PITTSBURGH — At a mall in Sydney, Australia, “the world’s first smart trash can” is fastidiously photographing, weighing, and sorting garbage. The industrious TrashBot is a long way from home.
Trashbot was born in Pittsburgh at the AlphaLab Gear startup accelerator. There, the CleanRobotics team has been developing a machine that uses cameras, sensors, and machine learning to ensure that garbage ends up in the landfill and recyclables don’t. They’re tackling a problem that most environmentalists would agree needs to be solved: only about 20 percent of what goes in those blue bins actually ends up recycled, according to CleanRobotics co-founder Tanner Cook.
“That’s super pathetic, if you ask us,” he said. “That’s due to contamination and confusion and multiple different reasons. You can’t always blame it on the person. You drive 100 miles and what’s recyclable changes”
Here’s how it works: A piece of garbage is thrown into the TrashBot, then a small door slides closed over the opening. Under that door is a camera that analyzes the type of waste. The item is also weighed on a Teflon-coated plastic shelf that drains off liquid if there is any. CleanRobotics software determines whether the item is destined for the landfill or recycling facility and directs it into the appropriate bin below.
CleanRobotics is targeting big facilities that produce a lot of waste: airports, malls, stadiums, etc. The company is also starting to market TrashBot to office buildings and other businesses that handle large quantities of garbage.
In addition to the smart trash bin, CleanRobotics offers a monthly software service that allows waste management facilities to track the types of materials they throw away and the amount of garbage they produce. The metrics are valuable because trash isn’t cheap.
“In Australia, it costs $350 per ton of landfill versus getting a tax credit for recycling,” Cook said. “When you have a facility that’s going through 10,000 tons of trash every year, it makes sense for them to try and divert as much of it into that high-quality recycling space as possible.”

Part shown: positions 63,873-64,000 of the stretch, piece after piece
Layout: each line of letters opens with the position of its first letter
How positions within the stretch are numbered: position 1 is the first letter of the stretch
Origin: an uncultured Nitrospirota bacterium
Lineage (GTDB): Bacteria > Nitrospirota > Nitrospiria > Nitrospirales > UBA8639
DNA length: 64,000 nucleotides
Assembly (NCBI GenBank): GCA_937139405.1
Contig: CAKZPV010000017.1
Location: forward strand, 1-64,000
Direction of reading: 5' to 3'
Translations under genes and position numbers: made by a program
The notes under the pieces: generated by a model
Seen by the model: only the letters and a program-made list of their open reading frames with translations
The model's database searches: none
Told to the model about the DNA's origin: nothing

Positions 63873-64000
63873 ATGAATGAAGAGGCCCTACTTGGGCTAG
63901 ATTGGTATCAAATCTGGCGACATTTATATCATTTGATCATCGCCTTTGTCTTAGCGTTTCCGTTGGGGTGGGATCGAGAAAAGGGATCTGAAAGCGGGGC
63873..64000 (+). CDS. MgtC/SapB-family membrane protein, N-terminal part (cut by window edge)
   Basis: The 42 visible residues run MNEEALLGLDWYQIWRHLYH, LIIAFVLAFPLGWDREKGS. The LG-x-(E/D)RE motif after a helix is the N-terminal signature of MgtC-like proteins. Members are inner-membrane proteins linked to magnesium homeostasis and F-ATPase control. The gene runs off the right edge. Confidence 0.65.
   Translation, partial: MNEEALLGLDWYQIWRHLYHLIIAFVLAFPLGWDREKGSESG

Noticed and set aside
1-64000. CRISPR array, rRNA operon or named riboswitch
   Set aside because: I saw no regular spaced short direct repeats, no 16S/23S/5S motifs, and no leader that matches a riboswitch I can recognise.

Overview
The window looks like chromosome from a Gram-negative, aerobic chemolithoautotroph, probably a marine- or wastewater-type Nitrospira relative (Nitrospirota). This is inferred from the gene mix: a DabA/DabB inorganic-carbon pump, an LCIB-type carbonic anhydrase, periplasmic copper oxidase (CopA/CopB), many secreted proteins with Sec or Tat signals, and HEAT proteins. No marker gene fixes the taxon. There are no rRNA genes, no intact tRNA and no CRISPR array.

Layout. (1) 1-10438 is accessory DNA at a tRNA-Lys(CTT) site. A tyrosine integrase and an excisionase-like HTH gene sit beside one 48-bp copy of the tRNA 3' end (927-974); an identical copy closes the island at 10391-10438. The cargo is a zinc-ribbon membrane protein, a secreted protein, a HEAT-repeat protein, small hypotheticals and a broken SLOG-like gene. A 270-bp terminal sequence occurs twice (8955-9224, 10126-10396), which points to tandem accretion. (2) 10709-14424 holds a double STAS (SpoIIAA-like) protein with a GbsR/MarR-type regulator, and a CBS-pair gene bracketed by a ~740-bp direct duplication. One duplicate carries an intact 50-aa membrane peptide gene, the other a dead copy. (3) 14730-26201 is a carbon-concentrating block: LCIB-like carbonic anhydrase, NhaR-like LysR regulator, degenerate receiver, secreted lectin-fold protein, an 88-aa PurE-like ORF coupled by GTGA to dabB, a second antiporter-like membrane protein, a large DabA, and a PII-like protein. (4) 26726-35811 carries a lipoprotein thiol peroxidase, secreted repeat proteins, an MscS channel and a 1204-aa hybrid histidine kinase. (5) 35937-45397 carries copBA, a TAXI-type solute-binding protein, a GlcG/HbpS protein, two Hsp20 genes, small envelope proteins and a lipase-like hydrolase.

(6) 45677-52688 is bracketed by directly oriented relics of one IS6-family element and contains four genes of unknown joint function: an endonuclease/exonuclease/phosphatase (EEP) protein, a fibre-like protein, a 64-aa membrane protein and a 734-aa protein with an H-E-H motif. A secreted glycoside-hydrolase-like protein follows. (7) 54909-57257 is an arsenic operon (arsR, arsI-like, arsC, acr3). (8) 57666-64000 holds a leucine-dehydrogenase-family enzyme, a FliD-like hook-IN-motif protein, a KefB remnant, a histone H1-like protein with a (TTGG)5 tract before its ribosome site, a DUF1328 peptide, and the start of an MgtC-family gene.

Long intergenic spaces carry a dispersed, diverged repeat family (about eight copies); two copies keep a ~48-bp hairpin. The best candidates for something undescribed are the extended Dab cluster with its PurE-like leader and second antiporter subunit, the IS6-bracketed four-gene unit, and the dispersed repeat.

Cook serves as CleanRobotics’s VP of engineering. It’s his second startup aimed at reducing our carbon footprint. Before launching CleanRobotics, he co-founded Higea Technologies to clean up oil spills using nanotechnology. Cook co-founded CleanRobotics with CEO Charles Yhap, who previously led a non-profit dedicated to fighting human trafficking.
CleanRobotics is an alumnus of AlphaLab, an influential accelerator in Pittsburgh’s East Liberty neighborhood that helps early-stage startups get off the ground with a four-month mentorship program. Pittsburgh has become a hub for robotics and machine learning, with startups using the technology to tackle everything from self-driving cars to eco-cleanup.
With an undisclosed amount of funding from AlphaLab and angel investors, CleanRobotics is prototyping TrashBot and selling the system to early customers, including Pittsburgh International Airport.
“Our early adopters are buildings that are located in municipalities that have heavily waste conscious laws put into place,” Cook said. “Seattle, Boulder, North Carolina, Australia. A lot of these places, they’ll actually give you a tax credit for having recyclables. So instead of paying you’re getting a tax credit.”
TrashBot uses machine learning to improve its ability to detect and sort garbage over time. CleanRobotics custom codes the brains of TrashBot depending on the recycling rules and regulations in each market. Cook says Trashbot is comparable in price to the bespoke garbage bins you see at airports and stadiums.
TrashBot is a finalist in the $5 million IBM Watson AI XPRIZE, an international competition for AI innovations tackling some of the world’s greatest challenges.
CleanRobotics is also planning to develop a personal garbage sorting device for homes. The startup doesn’t plan to stop there.
“We all started this company because we care about the environment and the impact that we’re having on it,” Cook said. “We also see ourselves branching out into other sorting spaces and applying our technology to other sorting applications … We definitely tackled one of the messiest and most difficult things first.”